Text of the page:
|dc.description.abstract||Electricity is widely seen as a flexible energy source that can potentially improve access to services and economic development in remote locations. Worldwide, there are 1.3 billion people without electricity access, out of which 950 million are not likely to be connected to the main grid in the foreseeable future. Furthermore, there is a population sector which solely relies on diesel-fuel for electricity generation; these communities have usually limited installed capacity, lack of operation flexibility, significantly high operating costs, and different operation characteristics involving multiple stakeholders. Incorporation of adequate Renewable Energy (RE) technologies can potentially reduce the energy deficit, addressing some of the aforementioned issues, such as requirement of increased installed capacity and reducing fuel consumption. In this thesis, the Long-Term Renewable Generation Planning (LTRGP) problem in Remote Communities (RCs) is tackled to address some of energy-access issues, based on a mathematical model that results in economic and technically-feasible RE deployment plans that consider current operating conditions, bringing benefits to the community.
Proper understanding of the energy situation in remote locations is an essential requirement for proposing RE deployments in Northern and Remote Communities (N&RCs). Hence, this thesis first presents the results of a Canada-wide survey regarding N&RCs. The resulting database is then used to shape the structure of the LTRGP model, as well as giving a reliable input baseline for the presented research. In addition to energy-related information, the database contains detailed time-series data for solar and wind-related resources, which are used as inputs to the proposed planning problem.
The first proposed approach to solving the LTRGP problem is based on understanding the current electricity generation structure in N&RCs, and adapt available RE planning tools accordingly. This work involves understanding the challenges of such RE projects by analyzing the current economic structure, capital costs, available natural resources, deployment, and operation and maintenance issues. Based on this analysis, the thesis presents a planning model in HOMER, a currently available RE microgrid planning tool. The model is applied and demonstrated in a case study considering the northern Ontario community of Kasabonika Lake First Nation (KLFN), with which the University of Waterloo has had a strong collaboration for several years. The results show that RE technologies are close to breaking even under certain deployment conditions; however, low economic returns are obtained.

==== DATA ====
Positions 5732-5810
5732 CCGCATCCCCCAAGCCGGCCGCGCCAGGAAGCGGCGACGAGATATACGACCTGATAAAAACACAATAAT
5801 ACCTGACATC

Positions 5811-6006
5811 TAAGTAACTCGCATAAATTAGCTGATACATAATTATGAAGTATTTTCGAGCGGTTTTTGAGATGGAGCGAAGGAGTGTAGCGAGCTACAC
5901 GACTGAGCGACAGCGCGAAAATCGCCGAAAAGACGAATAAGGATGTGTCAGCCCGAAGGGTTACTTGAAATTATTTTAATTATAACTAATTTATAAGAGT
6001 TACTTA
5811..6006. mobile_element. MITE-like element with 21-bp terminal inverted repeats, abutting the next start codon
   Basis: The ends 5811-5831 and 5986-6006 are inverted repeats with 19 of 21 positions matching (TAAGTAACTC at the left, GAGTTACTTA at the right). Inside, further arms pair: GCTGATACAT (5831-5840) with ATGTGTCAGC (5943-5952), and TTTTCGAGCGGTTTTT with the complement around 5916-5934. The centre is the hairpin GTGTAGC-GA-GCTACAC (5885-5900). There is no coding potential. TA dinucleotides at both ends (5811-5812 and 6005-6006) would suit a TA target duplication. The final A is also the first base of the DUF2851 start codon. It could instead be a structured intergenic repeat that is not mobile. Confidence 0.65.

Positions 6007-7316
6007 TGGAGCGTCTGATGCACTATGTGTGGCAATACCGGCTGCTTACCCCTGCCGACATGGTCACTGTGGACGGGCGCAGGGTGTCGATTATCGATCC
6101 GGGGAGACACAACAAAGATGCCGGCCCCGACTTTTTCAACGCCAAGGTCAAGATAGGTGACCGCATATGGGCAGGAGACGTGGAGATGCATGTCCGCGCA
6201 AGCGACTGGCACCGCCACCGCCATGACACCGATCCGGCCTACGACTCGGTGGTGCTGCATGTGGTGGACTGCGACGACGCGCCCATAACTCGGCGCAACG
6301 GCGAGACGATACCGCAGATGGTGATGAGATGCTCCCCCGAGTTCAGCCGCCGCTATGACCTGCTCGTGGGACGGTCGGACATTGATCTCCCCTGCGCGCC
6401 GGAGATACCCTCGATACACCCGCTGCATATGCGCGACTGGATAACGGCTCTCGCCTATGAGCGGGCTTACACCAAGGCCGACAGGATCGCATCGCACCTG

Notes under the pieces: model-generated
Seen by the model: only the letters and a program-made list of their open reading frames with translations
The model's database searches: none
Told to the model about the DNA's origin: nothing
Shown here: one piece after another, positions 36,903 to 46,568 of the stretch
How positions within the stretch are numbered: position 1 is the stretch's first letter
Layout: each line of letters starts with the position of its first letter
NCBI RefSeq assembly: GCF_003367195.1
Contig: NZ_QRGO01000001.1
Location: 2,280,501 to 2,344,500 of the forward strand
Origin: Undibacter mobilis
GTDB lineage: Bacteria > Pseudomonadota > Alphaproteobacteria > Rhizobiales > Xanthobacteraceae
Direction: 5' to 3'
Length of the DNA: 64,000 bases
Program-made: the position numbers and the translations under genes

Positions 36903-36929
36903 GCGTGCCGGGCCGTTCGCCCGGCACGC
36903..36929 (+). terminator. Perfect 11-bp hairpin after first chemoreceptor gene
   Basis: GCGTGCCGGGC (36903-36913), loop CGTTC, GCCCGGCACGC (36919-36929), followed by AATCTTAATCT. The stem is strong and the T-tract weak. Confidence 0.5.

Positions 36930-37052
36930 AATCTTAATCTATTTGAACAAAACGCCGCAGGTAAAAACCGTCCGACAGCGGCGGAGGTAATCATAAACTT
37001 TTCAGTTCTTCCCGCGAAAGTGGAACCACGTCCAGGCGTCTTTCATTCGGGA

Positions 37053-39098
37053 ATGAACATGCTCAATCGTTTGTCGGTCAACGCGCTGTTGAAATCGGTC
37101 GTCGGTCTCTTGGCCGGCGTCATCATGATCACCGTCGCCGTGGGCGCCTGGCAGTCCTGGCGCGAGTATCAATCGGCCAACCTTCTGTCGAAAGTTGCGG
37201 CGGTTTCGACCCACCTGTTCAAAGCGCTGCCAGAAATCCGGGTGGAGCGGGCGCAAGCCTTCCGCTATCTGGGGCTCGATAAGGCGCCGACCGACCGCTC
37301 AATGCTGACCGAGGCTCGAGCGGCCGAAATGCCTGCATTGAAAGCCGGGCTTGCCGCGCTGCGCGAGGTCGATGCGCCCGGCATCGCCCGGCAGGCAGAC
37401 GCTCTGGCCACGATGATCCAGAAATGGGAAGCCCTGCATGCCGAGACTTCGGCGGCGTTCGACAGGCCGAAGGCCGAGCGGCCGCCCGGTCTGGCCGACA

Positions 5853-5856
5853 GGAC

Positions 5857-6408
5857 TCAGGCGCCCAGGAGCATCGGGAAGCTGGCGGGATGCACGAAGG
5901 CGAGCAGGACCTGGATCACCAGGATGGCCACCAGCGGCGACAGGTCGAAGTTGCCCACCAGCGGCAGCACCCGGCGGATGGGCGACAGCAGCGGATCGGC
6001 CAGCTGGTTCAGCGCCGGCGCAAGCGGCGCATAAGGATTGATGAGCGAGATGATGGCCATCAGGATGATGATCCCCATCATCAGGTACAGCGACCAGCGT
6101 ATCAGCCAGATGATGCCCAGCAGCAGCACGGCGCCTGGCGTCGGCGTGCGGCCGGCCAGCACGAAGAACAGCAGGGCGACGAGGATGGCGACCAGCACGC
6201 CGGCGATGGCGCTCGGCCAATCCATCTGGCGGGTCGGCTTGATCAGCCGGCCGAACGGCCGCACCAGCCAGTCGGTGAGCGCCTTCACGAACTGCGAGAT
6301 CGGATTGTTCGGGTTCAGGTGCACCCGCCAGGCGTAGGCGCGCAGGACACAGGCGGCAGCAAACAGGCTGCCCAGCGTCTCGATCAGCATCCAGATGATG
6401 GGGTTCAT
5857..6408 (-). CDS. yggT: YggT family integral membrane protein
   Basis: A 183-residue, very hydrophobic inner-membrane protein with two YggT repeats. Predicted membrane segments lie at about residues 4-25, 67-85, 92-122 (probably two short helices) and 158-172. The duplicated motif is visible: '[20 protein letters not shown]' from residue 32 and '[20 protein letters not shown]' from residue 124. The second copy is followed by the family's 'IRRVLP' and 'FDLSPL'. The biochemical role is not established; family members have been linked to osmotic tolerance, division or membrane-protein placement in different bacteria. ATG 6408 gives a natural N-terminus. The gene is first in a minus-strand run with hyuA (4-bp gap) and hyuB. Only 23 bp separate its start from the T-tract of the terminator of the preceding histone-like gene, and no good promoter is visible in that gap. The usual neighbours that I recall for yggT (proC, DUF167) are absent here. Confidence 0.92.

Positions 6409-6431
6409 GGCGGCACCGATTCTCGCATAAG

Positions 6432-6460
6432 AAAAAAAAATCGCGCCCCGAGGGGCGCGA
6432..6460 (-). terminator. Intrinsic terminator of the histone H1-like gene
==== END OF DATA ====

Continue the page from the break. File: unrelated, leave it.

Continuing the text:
The second approach in this RE planning research is the development of an appropriate LTRGP model considering the characteristics of RCs which cover their electricity demand using mainly fuel-based generators. From a non-technical viewpoint, the model considers the different RE operating frameworks, the current electricity customer types, and the involved stakeholders in remote locations. From a technical perspective, a mathematical model of a multiple-year RE planning model is proposed considering the technical and economic constraints related to such locations, some of which are not present in the grid-connected context. The resulting model is applied to the KLFN case and the results show that RE projects can be feasible for some funding alternatives. The results demonstrate that realistic RE community plans can be obtained with the proposed model, considering wind and solar energy generation equipment that is adequate for such remote locations and the current operating and tariff structure among the parties involved.||en